Chana Saag is a delicious vegetarian Indian curry made with leafy greens, aromatic spices and chickpeas. This protein, fiber and vitamin filled dish makes a wonderful lunch or dinner option for the family. Bored of serving restaurant style Chana Masala? This comforting saag and chana variation will make you eager to cook a chickpea dish again. The dish is deceptively simple but tastes divine.
This simple, quick and delightful dish makes weekend meals satisfying and special.
What is Saag?
Saag is literally any curry dish that has cooked greens as the star ingredient. This could be any leafy green from spinach and mustard leaves to fenugreek leaves (methi) and beet greens.
If you’re familiar with Punjabi food, you’ve probably heard of a particular food synonymous with the Punjabi culture – saarson da saag and makki di roti (mustard leaves and corn rotis).
This nourishing chana saag is one such variation, though not popular in the Indian households, you will find this on the restaurant menus outside India.
Most Indian curries or stews have a base sauce or gravy. Some like the simple saag or my chana saag use a spiced curried greens and tomato base to add richness and tang to the dish.
About Chana Saag
Chana saag is an Indian dish where cooked chickpeas and leafy greens are immersed in a tomato-onion gravy that has been steeped with aromatic Indian spice powders.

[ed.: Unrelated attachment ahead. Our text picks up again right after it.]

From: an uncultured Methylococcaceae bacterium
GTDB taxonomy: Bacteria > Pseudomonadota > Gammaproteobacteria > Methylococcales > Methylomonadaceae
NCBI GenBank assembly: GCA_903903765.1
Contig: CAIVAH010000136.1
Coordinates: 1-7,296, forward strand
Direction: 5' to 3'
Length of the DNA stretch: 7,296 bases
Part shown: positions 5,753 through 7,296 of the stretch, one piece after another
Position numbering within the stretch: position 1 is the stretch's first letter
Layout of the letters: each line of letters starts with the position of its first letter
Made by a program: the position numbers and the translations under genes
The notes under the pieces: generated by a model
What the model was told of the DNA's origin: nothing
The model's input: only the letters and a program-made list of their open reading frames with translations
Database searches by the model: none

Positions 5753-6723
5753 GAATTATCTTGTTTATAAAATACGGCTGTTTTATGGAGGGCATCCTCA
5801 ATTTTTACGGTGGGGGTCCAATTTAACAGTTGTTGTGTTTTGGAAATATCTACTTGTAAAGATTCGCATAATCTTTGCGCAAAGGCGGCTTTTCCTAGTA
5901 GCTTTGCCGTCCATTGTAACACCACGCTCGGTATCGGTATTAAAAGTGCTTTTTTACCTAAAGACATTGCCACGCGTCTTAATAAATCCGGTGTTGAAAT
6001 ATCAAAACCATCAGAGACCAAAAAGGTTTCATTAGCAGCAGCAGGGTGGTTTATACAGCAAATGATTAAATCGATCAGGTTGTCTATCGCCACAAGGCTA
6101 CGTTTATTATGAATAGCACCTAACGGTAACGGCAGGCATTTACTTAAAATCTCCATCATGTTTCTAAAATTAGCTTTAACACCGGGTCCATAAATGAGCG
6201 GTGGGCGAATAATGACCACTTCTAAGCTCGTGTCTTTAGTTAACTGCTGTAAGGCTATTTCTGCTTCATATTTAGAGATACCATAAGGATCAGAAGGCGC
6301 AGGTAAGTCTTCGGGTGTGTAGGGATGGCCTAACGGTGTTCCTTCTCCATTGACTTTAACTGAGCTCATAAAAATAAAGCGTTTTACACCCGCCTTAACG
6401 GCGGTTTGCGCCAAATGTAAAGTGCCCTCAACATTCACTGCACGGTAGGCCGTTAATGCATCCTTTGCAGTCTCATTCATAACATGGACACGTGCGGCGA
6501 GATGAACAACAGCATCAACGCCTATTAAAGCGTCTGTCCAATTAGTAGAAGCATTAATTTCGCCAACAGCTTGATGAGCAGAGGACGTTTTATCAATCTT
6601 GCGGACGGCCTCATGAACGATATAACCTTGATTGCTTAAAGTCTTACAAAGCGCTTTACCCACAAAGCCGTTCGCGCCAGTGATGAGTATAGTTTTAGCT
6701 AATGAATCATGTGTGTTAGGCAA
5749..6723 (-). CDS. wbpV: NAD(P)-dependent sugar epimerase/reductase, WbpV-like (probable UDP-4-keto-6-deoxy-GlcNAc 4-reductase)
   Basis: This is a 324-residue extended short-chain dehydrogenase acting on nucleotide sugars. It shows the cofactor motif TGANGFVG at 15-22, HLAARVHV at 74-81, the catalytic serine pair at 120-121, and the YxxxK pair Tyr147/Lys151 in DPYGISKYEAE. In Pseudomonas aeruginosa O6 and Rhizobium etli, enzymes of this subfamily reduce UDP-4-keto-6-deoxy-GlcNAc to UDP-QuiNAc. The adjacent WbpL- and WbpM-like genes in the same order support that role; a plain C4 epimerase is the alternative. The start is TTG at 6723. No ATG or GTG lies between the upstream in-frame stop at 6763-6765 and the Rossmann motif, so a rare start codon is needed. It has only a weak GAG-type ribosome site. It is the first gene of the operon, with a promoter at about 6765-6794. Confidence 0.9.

Chana saag makes a good meal prep option as you can cook the different elements in advance and then bring them to a simmer on the day you serve. You can batch cook this tasty side to rice or rotis for potlucks and family get-togethers.
About This Chana Palak
My chana saag has a spicy spinach and tangy tomato layer over which the rest of the delectable dish is built. This chickpea and greens curry is perfectly spiced with flavorsome garam masala.
What makes my recipe unique is the tadka or tempering that I often add to take this recipe to the next level. You can, of course, skip this tempering step without losing out on the authentic taste of a chana saag.
I do recommend using the fresh and organic greens (spinach in this case) that you can find. This not only provides the vibrant green color to the curry but maximizes the amount of nutrients you can get from leafy vegetables.
Frozen spinach is an excellent option when you’ve run out of fresh greens. Use either baby spinach or the bigger leaves, or better still, a mix of both.
How to Make Chana Saag (Stepwise Photos)
Prepare the chana (chickpeas)
Rinse and soak 1 cup of Kabuli chana for at least 8-10 hours, preferably overnight. Drain the water and rinse the chana well. If you’re using previously cooked or canned chickpeas (around 3 cups), skip this step.
Add 1 cup of water to the chickpeas and cook it in the pressure cooker until you hear 3 to 4 whistles. The cooked chickpeas should be tender and soft, but not mushy. If you’re using the instant pot, cook it for 16 to 18 minutes. Let the pressure release naturally.
Make the saag (curried spinach)
Add 1½ tablespoons of oil in a deep pan or saucepan on high heat. Reduce the heat to medium and add 1¼ teaspoon (¾ inch) of finely chopped ginger, 2 minced cloves of garlic, and 1 to 2 slit green chilis. Sauté for 30-60 seconds. Reduce the amount of green chili if you don’t want a hotter dish.